BOSTON -- All he needed to do was get through the first inning, and he did it in 10 pitches.
Allen Webster had been plagued by rocky starts in his last two outings, but manager John Farrell believed that if the 23-year-old righty could get through his first three outs unscathed, he'd be OK.
Farrell was right.
Webster breezed through the best the Blue Jays had to offer in the top of the first inning, striking out Jose Reyes and getting Jose Bautista and Edwin Encarnacion to fly out. From there he was solid, not dazzling. Most importantly, he gave the Red Sox a chance to win.
In six innings, mixing mostly mid-90s fastballs and change-ups, he allowed six hits, gave up four earned runs, walked two and struck out three. Of the 18 outs Webster recorded, he forced the Blue Jays into 10 ground-outs, helping lead the Red Sox to their fourth straight win, 7-5.
"Much like we anticipated," Farrell said, "if he gets through the first inning, he has the chance to settle in. The most encouraging thing is the number of ground balls that he put on the ground. I thought he showed a lot of poise tonight."
His teammates were equally impressed. Andrew Bailey felt badly after the game for allowing a game-tying homer to Encarnacion in the seventh inning and thereby taking away Webster's chance at a win. But from what Bailey saw Friday, he knows Webster will have plenty more chances.
"He looked great," Bailey said. "That change-up he has is a great weapon for him. Not many guys can throw that hard, have a good change like that. He's a young kid, but he's got a bright future ahead of him. If he can go out and pitch like he did tonight every fifth day, he's gonna be good."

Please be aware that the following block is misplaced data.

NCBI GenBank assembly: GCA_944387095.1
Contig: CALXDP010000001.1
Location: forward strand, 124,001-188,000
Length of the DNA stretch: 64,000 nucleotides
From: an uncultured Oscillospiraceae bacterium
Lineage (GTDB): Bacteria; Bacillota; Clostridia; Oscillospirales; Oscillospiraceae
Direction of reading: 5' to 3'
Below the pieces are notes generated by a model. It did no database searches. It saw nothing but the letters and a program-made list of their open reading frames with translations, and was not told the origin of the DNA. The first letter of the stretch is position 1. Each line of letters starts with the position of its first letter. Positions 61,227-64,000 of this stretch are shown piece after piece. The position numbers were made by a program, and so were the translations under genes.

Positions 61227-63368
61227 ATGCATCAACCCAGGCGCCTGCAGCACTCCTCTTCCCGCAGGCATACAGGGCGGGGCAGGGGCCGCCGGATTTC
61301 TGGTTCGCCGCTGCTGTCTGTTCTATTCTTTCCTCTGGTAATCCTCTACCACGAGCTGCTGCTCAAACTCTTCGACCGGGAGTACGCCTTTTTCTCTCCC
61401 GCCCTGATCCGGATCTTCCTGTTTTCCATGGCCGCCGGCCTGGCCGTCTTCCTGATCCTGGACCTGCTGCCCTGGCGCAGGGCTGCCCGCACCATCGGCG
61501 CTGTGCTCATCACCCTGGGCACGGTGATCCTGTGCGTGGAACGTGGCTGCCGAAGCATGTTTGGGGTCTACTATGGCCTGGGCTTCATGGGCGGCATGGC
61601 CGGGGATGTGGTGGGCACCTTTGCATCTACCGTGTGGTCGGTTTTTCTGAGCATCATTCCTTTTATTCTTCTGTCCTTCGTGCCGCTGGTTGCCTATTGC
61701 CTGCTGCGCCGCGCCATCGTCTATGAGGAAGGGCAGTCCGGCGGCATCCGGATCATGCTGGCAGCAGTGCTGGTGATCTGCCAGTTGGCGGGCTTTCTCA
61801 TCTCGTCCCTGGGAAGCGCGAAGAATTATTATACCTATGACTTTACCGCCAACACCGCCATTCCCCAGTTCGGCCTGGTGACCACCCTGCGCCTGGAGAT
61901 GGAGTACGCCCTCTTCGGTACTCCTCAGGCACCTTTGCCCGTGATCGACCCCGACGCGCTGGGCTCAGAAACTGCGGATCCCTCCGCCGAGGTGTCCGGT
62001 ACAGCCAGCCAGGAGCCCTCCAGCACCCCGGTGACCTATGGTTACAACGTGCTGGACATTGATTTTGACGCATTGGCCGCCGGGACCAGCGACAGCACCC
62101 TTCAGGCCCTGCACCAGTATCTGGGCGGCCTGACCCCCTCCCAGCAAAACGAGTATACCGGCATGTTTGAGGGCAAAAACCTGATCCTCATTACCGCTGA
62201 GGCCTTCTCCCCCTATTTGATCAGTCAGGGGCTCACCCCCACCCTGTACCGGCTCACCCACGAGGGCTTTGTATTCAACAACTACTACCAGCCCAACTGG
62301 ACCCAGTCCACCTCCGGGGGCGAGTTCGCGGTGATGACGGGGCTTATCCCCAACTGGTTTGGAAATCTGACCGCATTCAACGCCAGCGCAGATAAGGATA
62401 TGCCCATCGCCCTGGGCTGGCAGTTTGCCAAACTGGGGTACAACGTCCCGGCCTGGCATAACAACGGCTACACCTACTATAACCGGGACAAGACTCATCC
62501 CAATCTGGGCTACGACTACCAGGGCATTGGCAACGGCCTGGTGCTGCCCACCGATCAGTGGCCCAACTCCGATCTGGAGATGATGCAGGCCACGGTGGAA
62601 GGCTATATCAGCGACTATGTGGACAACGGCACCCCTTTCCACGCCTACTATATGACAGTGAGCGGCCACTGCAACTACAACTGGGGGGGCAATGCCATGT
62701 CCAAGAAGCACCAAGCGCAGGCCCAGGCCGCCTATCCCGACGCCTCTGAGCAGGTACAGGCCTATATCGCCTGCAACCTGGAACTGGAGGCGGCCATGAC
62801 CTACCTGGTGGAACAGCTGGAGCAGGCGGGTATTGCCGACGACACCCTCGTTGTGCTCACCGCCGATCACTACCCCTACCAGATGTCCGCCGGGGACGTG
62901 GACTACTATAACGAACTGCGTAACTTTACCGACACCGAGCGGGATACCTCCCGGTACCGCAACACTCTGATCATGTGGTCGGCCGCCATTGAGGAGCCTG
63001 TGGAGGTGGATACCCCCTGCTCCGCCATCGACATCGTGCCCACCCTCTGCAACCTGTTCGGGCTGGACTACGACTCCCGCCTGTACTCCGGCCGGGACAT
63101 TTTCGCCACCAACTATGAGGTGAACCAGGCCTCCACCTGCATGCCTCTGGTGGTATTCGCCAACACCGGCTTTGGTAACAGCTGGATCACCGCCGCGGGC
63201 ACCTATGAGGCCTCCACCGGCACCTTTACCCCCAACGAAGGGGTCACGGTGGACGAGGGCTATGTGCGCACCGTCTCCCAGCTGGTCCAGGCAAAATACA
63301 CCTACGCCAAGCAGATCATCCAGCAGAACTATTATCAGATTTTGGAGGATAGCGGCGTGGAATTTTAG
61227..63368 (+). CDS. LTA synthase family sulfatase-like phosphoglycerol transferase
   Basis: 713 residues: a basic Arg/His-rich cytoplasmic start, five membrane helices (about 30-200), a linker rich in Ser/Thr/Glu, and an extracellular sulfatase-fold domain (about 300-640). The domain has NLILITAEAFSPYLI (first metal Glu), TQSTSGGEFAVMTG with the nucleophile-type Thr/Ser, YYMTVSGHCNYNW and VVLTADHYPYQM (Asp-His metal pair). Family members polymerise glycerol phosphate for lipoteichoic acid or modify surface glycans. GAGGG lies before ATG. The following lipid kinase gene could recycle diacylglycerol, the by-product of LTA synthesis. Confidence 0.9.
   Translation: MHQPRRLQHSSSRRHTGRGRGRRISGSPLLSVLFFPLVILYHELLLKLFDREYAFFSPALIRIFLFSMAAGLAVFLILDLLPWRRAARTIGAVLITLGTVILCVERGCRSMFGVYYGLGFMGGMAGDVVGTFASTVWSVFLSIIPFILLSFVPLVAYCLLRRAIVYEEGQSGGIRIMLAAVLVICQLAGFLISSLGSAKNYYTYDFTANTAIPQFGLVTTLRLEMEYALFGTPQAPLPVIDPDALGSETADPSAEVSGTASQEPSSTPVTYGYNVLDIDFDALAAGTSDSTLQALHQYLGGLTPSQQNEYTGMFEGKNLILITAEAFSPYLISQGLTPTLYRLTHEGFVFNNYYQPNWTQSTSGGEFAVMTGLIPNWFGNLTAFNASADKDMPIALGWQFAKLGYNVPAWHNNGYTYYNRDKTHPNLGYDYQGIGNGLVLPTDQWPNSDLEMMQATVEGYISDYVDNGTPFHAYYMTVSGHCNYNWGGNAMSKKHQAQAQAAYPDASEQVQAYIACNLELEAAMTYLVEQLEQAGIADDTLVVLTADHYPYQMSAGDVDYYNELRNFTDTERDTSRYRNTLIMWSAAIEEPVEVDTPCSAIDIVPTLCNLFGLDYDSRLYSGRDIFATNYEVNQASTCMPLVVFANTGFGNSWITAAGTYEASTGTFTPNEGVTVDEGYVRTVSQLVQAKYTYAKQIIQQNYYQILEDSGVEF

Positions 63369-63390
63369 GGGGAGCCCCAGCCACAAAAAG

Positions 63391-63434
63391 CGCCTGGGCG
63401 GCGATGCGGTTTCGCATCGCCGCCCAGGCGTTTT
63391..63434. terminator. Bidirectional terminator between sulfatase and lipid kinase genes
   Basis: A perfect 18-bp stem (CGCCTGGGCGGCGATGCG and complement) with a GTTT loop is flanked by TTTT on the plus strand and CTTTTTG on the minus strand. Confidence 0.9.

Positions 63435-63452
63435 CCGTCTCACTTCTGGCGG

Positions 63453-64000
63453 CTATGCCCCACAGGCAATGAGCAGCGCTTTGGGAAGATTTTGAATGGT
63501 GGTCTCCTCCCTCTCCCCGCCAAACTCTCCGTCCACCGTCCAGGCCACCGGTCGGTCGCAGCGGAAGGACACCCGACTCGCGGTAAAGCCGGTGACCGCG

Certainly Webster's latest start was much stronger than his June 22 outing against the Tigers when he allowed four runs in the top of the first of a 10-3 Sox loss. It was also markedly better than the eight earned runs he allowed in 1.2 innings against the Twins in a 15-8 loss on May 8.
In his soft-spoken, syrupy drawl, honed near Greensboro, North Carolina, Webster explained that he was helped by hanging with the big-league club since that loss to Detroit. Jon Lester, Clay Buchholz and John Lackey all provided him tips on how to prepare for hitters, and he was able to tweak his delivery with Boston's coaches.
"Just been working on some mechanical issues, trying to stay through it, stay behind it," Webster said.
He's developed a solid mental approach as well. For a young pitcher with little major-league experience, his rougher outings could have stayed with him and forced him to press against a division rival under Fenway Park's bright lights. But that didn't happen.
On Friday, he got through the first inning -- and the next three -- against one of baseball's hottest lineups without allowing a run. And though he lost some velocity on his fastball (from touching 97 to sitting at 93 miles per hour) and gave up three runs in the fifth and one more in the sixth, he gave his team a chance.
Those starts against the Twins and Tigers were things of the past.
"Once you've had a bad outing, it's happened. You can't take it back," he said. "You have to try to put it behind you and try to take a step forward."
Consider it done.